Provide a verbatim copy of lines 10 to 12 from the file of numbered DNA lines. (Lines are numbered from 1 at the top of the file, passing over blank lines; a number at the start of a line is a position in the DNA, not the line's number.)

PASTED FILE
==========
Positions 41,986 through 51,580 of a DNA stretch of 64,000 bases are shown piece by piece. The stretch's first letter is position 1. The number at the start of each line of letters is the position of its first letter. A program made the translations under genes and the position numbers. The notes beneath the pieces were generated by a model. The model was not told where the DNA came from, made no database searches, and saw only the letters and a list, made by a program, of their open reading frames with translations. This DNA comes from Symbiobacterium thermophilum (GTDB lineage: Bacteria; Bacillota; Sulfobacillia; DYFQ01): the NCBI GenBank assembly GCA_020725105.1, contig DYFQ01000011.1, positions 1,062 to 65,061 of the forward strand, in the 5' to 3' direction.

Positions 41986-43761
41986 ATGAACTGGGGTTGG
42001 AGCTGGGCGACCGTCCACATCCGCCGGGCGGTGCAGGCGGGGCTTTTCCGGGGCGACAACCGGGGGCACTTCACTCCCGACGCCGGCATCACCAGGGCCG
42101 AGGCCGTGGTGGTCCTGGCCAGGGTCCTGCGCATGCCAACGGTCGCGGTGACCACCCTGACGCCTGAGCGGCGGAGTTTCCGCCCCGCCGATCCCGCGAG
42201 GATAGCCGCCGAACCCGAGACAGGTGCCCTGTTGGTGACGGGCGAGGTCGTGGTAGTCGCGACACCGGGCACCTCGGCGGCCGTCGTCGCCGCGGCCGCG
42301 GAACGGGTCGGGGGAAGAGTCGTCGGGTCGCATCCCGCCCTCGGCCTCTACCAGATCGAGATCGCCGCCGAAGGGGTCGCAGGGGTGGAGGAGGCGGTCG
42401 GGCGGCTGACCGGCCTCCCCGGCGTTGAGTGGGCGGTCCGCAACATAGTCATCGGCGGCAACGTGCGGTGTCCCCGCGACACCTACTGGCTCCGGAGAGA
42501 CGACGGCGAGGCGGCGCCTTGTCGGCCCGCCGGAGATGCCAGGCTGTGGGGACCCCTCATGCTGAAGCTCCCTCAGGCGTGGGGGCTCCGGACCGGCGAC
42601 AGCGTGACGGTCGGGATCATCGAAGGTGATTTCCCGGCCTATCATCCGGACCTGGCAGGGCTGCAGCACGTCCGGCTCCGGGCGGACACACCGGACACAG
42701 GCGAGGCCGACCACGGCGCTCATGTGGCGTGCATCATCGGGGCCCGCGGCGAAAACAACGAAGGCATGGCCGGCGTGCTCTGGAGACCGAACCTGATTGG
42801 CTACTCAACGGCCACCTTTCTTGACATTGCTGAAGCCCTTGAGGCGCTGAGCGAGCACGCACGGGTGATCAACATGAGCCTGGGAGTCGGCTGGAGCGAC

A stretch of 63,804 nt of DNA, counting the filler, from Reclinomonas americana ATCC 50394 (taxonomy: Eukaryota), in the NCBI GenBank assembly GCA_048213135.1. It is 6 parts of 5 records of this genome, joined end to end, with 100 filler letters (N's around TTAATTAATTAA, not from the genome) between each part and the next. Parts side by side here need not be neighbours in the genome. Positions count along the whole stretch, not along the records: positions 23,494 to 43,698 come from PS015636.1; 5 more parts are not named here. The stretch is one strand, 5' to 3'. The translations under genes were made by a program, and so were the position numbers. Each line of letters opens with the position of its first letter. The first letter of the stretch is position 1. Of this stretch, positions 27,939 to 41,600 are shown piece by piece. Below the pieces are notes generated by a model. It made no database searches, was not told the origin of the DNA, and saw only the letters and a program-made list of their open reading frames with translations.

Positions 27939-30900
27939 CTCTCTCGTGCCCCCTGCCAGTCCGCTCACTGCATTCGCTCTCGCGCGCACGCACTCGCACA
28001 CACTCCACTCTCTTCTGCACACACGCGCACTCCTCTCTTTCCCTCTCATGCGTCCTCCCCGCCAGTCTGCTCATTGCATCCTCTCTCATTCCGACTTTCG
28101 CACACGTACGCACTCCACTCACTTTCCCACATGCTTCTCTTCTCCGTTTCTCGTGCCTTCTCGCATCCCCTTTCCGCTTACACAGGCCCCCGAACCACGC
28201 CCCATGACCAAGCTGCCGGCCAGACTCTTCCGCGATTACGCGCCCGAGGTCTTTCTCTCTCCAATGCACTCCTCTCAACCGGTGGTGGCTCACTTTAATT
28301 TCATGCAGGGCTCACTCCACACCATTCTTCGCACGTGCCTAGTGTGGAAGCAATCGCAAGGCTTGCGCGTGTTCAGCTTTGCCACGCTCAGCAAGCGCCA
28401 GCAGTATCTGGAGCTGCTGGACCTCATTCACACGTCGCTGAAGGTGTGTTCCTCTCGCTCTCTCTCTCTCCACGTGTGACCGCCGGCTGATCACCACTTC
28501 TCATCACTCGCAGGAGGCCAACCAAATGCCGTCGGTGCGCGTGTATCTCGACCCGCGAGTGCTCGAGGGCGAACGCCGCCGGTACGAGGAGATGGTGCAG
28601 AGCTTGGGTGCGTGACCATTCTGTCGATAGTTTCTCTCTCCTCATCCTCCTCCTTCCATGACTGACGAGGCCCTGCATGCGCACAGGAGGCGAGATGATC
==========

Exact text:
42601 AGCGTGACGGTCGGGATCATCGAAGGTGATTTCCCGGCCTATCATCCGGACCTGGCAGGGCTGCAGCACGTCCGGCTCCGGGCGGACACACCGGACACAG
42701 GCGAGGCCGACCACGGCGCTCATGTGGCGTGCATCATCGGGGCCCGCGGCGAAAACAACGAAGGCATGGCCGGCGTGCTCTGGAGACCGAACCTGATTGG
42801 CTACTCAACGGCCACCTTTCTTGACATTGCTGAAGCCCTTGAGGCGCTGAGCGAGCACGCACGGGTGATCAACATGAGCCTGGGAGTCGGCTGGAGCGAC